New! View global litigation for patent families

US8635584B2 - Tutorial systems for code creation and provenance tracking - Google Patents

Tutorial systems for code creation and provenance tracking Download PDF

Info

Publication number
US8635584B2
US8635584B2 US12578480 US57848009A US8635584B2 US 8635584 B2 US8635584 B2 US 8635584B2 US 12578480 US12578480 US 12578480 US 57848009 A US57848009 A US 57848009A US 8635584 B2 US8635584 B2 US 8635584B2
Authority
US
Grant status
Grant
Patent type
Prior art keywords
lt
codal
provenance
material
code
Prior art date
Legal status (The legal status is an assumption and is not a legal conclusion. Google has not performed a legal analysis and makes no representation as to the accuracy of the status listed.)
Active, expires
Application number
US12578480
Other versions
US20110088009A1 (en )
Inventor
M. Cameron Jones
Elizabeth F. Churchill
David Ayman Shamma
Current Assignee (The listed assignees may be inaccurate. Google has not performed a legal analysis and makes no representation or warranty as to the accuracy of the list.)
Yahoo! Inc
Original Assignee
Yahoo! Inc
Priority date (The priority date is an assumption and is not a legal conclusion. Google has not performed a legal analysis and makes no representation as to the accuracy of the date listed.)
Filing date
Publication date
Grant date

Links

Images

Classifications

    • G06F9/453

Abstract

The disclosed embodiments of computer systems and techniques facilitate creation and retrieval of software code. Provenance tracking at the step level allows for each step to be tracked to its original creator and to various remixes of the original in the line of provenance.

Description

BACKGROUND OF THE INVENTION

This invention relates generally to instructional code for microprocessors and more particularly to tools and systems for efficiently developing code.

Currently, the search engine is the primary mechanism by which people are finding code resources on the web. However, the search engine is not a very effective tool for this practice as there is little way to evaluate the quality of resources found. Also, effective monetization of this kind of search behavior is problematic as programming keywords are not usually general-language terms, and thus not likely to be chosen by advertisers for sponsored search.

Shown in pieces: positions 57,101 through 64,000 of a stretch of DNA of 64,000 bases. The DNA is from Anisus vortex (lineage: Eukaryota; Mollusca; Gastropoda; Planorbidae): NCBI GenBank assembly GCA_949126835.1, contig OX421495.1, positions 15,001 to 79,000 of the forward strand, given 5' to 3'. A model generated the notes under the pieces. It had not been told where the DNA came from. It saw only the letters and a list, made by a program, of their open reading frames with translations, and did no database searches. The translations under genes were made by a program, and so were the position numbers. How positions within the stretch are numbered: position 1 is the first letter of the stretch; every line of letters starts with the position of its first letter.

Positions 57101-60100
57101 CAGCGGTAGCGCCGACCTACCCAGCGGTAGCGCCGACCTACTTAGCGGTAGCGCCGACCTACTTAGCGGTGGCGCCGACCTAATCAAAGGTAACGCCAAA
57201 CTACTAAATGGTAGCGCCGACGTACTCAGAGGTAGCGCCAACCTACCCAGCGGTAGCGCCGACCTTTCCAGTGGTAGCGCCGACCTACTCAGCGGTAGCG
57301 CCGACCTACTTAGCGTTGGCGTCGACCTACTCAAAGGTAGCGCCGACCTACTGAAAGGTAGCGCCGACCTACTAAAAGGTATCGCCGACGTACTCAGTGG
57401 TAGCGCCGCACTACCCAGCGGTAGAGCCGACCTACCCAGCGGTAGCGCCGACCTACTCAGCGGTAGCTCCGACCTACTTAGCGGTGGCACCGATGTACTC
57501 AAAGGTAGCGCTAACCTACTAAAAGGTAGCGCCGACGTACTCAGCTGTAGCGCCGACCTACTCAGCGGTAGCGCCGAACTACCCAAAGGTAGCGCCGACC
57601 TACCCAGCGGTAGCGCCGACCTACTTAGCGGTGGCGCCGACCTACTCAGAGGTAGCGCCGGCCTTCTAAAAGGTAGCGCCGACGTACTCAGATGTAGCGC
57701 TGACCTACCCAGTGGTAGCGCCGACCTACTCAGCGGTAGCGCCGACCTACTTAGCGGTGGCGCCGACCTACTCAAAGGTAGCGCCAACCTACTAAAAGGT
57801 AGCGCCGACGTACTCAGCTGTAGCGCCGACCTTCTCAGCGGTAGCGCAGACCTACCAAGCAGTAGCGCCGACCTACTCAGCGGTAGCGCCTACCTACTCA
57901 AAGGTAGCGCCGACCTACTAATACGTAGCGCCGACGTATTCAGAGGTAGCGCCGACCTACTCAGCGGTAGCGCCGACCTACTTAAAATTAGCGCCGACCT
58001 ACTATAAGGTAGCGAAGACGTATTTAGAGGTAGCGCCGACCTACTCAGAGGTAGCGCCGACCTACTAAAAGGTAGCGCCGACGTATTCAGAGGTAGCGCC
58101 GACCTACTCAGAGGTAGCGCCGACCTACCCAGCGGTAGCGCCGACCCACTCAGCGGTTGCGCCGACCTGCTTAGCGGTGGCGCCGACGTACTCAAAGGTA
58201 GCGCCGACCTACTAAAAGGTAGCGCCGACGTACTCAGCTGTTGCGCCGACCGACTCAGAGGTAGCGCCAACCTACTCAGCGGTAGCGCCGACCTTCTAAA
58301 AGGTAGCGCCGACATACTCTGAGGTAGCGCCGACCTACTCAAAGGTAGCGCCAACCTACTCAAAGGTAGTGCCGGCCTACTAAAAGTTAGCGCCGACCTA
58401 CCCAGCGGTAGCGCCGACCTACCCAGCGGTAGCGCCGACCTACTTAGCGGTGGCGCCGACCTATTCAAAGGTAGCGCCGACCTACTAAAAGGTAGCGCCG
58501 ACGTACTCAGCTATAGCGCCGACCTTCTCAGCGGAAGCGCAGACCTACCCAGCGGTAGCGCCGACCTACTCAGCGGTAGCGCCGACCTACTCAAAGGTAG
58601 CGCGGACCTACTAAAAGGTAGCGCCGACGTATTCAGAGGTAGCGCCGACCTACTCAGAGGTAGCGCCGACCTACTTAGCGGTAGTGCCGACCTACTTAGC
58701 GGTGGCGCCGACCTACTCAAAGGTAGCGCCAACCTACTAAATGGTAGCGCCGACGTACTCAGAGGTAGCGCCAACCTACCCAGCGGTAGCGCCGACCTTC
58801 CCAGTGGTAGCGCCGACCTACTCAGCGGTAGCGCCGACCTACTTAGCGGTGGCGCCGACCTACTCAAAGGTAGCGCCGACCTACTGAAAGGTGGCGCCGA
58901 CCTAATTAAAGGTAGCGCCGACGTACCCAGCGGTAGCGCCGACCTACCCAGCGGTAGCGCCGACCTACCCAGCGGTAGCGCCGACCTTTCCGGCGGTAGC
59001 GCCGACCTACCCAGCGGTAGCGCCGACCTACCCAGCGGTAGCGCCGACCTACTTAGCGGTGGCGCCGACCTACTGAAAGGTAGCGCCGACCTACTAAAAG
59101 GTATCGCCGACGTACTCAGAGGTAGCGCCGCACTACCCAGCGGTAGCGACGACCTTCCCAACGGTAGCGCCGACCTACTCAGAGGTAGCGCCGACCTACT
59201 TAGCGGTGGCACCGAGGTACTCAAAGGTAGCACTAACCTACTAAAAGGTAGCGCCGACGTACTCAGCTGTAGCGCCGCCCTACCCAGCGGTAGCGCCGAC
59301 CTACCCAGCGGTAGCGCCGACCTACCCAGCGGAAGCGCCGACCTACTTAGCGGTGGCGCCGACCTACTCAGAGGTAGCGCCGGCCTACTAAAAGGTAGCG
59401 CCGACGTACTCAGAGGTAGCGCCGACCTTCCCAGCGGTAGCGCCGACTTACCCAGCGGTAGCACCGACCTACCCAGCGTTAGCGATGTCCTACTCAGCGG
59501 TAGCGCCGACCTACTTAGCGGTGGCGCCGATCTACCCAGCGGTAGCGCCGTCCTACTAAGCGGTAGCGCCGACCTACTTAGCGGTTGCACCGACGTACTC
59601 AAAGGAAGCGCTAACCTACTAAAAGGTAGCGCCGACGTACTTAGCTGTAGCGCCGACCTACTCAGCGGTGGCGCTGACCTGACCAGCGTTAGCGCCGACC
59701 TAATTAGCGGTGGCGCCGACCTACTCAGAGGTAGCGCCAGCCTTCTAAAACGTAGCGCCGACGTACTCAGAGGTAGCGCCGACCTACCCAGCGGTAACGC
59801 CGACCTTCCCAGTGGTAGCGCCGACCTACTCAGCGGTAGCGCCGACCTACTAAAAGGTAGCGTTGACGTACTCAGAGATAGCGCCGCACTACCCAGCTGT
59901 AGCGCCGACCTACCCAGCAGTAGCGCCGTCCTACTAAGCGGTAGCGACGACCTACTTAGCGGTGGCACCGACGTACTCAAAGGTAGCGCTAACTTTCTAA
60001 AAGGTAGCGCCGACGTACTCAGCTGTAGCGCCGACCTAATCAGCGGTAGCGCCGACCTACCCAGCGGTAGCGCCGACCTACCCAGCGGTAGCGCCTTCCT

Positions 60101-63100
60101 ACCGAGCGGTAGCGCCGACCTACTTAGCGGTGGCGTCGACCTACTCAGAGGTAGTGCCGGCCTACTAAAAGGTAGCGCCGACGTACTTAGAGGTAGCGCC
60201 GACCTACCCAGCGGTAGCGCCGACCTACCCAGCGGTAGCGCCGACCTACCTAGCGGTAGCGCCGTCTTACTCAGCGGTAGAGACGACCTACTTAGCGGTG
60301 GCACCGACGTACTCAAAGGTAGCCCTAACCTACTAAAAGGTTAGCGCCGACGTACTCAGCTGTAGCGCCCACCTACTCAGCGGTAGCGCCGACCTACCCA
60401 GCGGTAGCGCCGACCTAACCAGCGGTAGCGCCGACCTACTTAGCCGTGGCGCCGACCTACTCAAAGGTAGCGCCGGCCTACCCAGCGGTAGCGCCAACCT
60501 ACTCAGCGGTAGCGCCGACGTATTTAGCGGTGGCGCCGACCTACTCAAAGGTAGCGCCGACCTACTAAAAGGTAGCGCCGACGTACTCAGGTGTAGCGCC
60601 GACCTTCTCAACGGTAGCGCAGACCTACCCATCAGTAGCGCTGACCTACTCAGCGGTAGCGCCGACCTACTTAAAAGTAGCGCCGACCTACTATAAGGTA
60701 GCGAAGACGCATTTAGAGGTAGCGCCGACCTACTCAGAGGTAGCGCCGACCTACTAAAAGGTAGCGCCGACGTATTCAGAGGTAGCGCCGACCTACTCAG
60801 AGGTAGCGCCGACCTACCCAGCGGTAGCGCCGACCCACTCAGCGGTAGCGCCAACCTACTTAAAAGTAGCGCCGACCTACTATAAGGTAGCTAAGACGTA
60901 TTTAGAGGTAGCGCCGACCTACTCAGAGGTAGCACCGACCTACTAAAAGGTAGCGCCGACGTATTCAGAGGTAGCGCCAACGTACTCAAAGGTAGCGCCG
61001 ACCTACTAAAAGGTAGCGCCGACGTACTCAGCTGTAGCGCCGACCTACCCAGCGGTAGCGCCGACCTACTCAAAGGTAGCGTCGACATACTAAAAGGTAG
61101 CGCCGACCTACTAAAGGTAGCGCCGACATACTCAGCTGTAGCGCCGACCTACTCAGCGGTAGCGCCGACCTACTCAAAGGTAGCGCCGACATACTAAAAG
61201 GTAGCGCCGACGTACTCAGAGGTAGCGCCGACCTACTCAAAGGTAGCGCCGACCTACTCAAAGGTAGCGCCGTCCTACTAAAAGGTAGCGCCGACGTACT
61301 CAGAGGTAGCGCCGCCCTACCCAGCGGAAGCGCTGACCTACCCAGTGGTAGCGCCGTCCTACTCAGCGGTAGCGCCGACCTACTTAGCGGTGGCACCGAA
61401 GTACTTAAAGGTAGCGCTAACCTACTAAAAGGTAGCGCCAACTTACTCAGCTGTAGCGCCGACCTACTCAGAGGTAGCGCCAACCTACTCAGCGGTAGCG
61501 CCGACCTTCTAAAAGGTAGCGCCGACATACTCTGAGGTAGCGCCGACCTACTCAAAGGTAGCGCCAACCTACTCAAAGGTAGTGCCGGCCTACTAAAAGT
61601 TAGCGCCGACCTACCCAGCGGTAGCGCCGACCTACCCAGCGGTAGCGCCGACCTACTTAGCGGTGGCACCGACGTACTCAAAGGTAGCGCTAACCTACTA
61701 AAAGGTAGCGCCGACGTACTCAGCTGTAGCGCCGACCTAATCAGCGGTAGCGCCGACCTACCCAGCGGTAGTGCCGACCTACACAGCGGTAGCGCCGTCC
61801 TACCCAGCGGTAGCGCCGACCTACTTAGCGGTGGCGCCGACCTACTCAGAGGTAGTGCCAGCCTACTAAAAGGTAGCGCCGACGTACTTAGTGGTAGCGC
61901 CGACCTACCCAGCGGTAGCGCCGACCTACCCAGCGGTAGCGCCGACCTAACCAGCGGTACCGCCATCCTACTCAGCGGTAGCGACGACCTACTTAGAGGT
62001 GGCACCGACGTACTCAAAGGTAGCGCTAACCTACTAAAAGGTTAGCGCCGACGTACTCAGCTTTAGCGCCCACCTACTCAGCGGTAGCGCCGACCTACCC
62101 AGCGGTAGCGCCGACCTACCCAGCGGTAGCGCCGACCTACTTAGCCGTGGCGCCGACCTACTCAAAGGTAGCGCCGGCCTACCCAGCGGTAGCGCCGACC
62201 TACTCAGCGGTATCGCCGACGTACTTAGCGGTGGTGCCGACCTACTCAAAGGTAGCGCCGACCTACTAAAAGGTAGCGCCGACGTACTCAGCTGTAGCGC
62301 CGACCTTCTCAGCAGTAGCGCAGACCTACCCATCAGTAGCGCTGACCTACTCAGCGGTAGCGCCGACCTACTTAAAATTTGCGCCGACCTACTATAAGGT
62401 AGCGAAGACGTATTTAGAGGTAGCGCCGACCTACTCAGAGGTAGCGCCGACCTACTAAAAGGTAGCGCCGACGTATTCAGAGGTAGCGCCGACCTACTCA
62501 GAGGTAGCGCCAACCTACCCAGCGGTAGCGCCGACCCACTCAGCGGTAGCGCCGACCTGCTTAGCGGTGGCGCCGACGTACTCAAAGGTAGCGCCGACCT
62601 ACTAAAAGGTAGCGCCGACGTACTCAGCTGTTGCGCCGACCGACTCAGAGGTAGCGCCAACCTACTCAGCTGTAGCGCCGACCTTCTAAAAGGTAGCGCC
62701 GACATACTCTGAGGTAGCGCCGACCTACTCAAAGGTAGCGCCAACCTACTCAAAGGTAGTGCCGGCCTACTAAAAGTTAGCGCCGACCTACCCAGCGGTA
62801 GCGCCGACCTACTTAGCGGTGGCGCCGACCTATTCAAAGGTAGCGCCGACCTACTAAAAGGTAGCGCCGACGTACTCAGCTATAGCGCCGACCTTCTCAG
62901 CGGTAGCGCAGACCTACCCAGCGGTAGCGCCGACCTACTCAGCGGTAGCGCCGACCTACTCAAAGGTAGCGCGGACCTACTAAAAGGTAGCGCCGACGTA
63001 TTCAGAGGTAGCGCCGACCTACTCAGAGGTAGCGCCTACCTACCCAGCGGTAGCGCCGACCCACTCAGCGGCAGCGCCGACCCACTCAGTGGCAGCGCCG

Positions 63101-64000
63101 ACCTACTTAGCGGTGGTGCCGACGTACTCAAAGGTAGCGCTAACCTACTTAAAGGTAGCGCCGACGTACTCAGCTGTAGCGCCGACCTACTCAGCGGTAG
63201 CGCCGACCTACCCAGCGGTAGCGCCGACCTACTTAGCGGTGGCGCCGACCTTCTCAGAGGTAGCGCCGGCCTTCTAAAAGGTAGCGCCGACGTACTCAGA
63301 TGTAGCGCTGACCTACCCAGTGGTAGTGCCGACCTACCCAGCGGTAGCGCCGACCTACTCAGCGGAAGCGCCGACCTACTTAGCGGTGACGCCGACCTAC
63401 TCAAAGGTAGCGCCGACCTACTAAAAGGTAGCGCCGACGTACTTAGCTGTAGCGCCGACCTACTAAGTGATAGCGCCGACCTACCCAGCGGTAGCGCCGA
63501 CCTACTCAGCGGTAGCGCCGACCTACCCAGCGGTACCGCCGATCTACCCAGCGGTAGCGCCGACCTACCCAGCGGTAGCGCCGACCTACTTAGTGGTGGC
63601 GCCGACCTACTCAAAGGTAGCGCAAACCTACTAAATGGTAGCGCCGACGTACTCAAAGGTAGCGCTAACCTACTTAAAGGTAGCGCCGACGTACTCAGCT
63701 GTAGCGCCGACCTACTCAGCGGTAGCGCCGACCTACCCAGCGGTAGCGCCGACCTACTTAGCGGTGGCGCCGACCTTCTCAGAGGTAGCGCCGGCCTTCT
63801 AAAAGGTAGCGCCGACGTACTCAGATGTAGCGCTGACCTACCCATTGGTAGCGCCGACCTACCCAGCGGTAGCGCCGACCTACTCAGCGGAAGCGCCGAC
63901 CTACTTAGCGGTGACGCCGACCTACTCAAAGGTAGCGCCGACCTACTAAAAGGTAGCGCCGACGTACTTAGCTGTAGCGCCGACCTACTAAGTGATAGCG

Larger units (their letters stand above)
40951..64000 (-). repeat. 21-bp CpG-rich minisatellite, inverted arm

Furthermore, the tools for creating code and instructing others how to do so are limited in functionality.

SUMMARY OF THE INVENTION

The disclosed embodiments comprise systems and methods for the development of software code, and associated tutorials for assembling software code and other materials to produce a finished end product.

Code tutorials (“codals”) comprise a mix of program code snippets, narrative description, and working executable examples. Tutorials are linked not only to original resource objects including program source code documents, text, images, and videos etc., but also to each other, allowing tutorials to build off of one another, reusing and remixing existing content appropriate to multiple levels of expertise. Snippets comprise a resource identifier and boundary specification specifying the origins in terms of location and specific portion of material taken from original resource objects.

The system may be used not only to generate tutorials but also to organize and search them. For example, it may be used to find common patterns of coding across tutorials as a method for refactoring APIs, etc. Common patterns of coding may be used as material for readily copy-able snippets. Similar tutorials may be grouped by their shared code snippets and the system can identify alternative implementations or explanations, and offer them to the user as added information. The system, in one aspect, may include a memory and a processor. The memory may store program source code, documents, text, images, videos etc. The processor may be operable to integrate the snippet and narrative description into a tutorial, as described herein.